Now the stakes were even higher. This last reviewer asked for even more documentation: (1) proof that all Federal taxes had been paid. Hmm, that wasn’t requested in the application either (2) a statement explaining why the Prime Contract to which I supported had a different NAICS code than my employers NAICS code. Perhaps because the contract provided a number of services not just the one service my employer provided. And the list continued. A resume listed the actual client as my place of business which raised a red flag. Providing three (3) years of tax returns and accompanying W-2s didn’t allay their fears. They were requesting that I provide invoices along with a statement from the Prime that my company did indeed provide those services. And the list went on and on.
There were several requests for additional documents; but these items were never mentioned nor referenced in the application or accompanying guidance. I checked the website again, it did look like it was being updated but the application process had not changed at all. The checklist and guides were now ‘graphically enhanced’ but the information along with the actual application remained the same. Yes, I’d have to upload the more recent balance sheet as another four weeks has ticked by but I wasn’t worried, I got this.
However, there was one snafu.
Since these requests seemed to be outside the scope of the original application, there was no apparent place to include this additional required documentation. It couldn’t be mailed in, all information was to be uploaded. But where? Most questions were radio buttons for ‘Yes’ or ‘No’ and not all sections had a feature to upload supporting documentation. That’s fine, I would contact them and inquire about where or how to add this additional documentation.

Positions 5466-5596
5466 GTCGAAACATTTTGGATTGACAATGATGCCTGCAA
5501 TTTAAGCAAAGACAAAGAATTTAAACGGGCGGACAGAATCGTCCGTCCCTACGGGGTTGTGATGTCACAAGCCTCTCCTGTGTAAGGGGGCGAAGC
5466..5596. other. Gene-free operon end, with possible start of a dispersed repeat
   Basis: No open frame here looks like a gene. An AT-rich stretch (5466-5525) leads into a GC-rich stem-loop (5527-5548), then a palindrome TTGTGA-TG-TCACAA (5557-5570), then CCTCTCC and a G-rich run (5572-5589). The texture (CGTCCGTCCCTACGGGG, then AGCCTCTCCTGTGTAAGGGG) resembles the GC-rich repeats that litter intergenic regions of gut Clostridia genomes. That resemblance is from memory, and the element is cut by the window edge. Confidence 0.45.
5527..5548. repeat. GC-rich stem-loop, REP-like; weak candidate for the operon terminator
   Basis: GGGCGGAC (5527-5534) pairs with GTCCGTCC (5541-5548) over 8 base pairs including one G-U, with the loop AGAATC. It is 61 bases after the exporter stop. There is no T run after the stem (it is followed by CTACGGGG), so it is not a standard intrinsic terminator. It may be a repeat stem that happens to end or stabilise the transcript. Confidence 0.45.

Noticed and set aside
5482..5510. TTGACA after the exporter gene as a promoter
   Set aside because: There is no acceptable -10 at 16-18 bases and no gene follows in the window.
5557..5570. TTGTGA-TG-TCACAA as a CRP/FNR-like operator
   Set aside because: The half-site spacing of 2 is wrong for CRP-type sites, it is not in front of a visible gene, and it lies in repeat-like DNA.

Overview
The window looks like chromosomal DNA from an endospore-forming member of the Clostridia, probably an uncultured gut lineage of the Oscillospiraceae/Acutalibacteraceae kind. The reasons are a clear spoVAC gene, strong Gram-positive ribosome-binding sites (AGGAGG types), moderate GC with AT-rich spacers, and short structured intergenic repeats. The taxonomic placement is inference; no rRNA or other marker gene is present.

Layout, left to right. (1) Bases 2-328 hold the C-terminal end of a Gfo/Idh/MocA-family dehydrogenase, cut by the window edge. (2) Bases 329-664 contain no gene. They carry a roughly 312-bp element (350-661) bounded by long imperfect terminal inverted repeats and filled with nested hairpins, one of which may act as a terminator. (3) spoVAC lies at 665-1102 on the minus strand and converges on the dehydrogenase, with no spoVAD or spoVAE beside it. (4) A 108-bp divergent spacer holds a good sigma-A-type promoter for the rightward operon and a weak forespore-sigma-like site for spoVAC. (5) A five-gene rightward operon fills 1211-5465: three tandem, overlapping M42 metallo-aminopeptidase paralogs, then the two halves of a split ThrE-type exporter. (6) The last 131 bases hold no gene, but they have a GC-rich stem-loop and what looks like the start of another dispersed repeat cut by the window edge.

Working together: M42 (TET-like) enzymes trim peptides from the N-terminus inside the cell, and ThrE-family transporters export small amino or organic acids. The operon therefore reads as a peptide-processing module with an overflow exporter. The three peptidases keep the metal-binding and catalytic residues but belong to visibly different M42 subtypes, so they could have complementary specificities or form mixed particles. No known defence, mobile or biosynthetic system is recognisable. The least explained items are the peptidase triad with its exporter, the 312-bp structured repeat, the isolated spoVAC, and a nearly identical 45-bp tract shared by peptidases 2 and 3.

Here’s where things got real interesting… I COULD NOT GET ANY ASSISTANCE. Emails to email@example.com, firstname.lastname@example.org, OCEActions@sba.gov, and email@example.com didn’t provide any useful information. I did receive a confirmation regarding my ticket. And I’ve even had someone follow up to ask me if the ticket could be closed. Closed, I thought? No one had responded. And those that did respond, were sent weeks later but none were helpful. Here are a few of the responses I received: “It’s against policy to reply to questions regarding a specific application.” “Did you look at the FAQ?” “Did you contact your regional office?” “Just put it in the Personal Section.” ASIDE: There was no Personal Section. I even reached out to two (2) regional SBA offices to which my calls were never returned. The one time, a real, live person actually answered, they assured me someone would return my call and promptly hung up. Except they hadn’t asked for my contact information.